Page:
Drudge Retort: The Other Side of the News
Sunday, December 10, 2017

While much of the world marvels at bitcoin's meteoric rise, another part is focused on an environmental byproduct: The sheer amount of electricity that crypto-currencies use. By some estimates, bitcoin's consumption alone exceeds -- or will exceed -- that of Ireland, Denmark, Japan or even the entire world. Instead of worrying about how soon bitcoin will melt the polar ice caps, though, it's worth considering how much energy might be saved. Digital currency is wasteful by design. Bitcoin "miners," who process transactions in return for new currency, must race to solve extremely difficult cryptographic puzzles. This computational burden helps keep the transaction record secure -- by raising the bar for anyone who would want to tamper with it -- - but also requires miners to build giant farms of servers that consume vast amounts of energy. The more valuable bitcoin becomes, the more miners are willing to spend on equipment and electricity.

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Still, it's important to put things in perspective. A recent report suggests that at current prices, Bitcoin miners will consume an estimated 8.27 terawatt-hours per year. That might sound like a lot, but it's actually less than an eighth of what U.S. data centers use, and only about 0.21 percent of total U.S. consumption. It also compares favorably to the currencies and commodities that bitcoin could help replace: Global production of cash and coins consumes an estimated 11 terawatt-hours per year, while gold mining burns the equivalent of 132 terawatt-hours. And that doesn't include armored trucks, bank vaults, security systems and such. So in the right context, bitcoin is positively green.

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It's easy to criticize bitcoin for being wasteful. But so are many things in life, including airplanes, commuting to work and Sunday Night Football. A return to subsistence farming could drastically reduce our carbon footprint, but sometimes using energy to improve our quality of life is worthwhile.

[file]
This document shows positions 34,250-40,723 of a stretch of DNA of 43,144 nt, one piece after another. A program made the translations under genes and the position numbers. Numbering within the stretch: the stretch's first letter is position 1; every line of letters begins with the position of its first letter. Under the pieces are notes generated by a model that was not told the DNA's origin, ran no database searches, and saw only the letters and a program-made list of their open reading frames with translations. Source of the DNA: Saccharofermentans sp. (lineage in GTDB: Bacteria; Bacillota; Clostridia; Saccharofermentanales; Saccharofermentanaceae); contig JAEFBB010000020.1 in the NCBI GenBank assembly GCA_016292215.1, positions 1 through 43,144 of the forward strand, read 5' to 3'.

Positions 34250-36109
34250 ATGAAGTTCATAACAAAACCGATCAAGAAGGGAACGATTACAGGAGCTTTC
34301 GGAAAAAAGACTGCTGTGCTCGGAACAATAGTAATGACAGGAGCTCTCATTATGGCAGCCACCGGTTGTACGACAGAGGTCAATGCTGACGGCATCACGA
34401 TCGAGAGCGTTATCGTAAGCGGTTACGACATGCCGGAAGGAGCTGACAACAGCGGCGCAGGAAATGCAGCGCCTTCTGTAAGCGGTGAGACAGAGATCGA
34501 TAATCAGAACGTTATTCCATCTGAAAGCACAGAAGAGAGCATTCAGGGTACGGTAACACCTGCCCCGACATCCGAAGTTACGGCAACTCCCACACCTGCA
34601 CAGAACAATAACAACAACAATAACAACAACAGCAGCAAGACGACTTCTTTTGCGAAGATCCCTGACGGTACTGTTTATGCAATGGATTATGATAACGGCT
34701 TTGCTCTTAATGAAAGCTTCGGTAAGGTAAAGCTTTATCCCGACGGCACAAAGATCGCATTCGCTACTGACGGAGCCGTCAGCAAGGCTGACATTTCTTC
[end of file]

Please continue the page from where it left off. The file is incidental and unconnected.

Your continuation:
Does BTC actually "improve quality of life," though?

#1 | Posted by GOnoles92 at 2017-12-09 11:11 AM | Reply


... The more valuable bitcoin becomes ...

Therein lies the rub. What happens in a scenario of declining price?

Is bitcoin just going to continue its meteoric rise in price or are we in a "tulip" bubble?

What is going to happen to the price when the CBOE futures contract trading goes live a week from Monday?


#2 | Posted by LampLighter at 2017-12-09 11:31 AM | Reply

So the article just mentions mining and not all the energy required to use it (internet, end user devices, etc)?

#3 | Posted by Pirate at 2017-12-10 08:40 PM | Reply

#1 | POSTED BY GONOLES92

If you bought low enough and sold high enough, yes.

#4 | Posted by IndianaJones at 2017-12-11 12:19 PM | Reply

The problem is that you can no longer use it as a currency. It's worthless when it is that volatile.

#5 | Posted by Sycophant at 2017-12-11 02:14 PM | Reply

The problem is that you can no longer use it as a currency. It's worthless when it is that volatile.

Posted by Sycophant at 2017-12-11 02:14 PM | Reply

How is this even constitutional???

#6 | Posted by LauraMohr at 2017-12-11 02:18 PM | Reply

Consti-what?

Why wouldn't it be Constitutional to invent digital money?

#7 | Posted by snoofy at 2017-12-11 02:48 PM | Reply

Sounds like most Ponzi-schemes.

#8 | Posted by aborted_monson at 2017-12-11 08:58 PM | Reply

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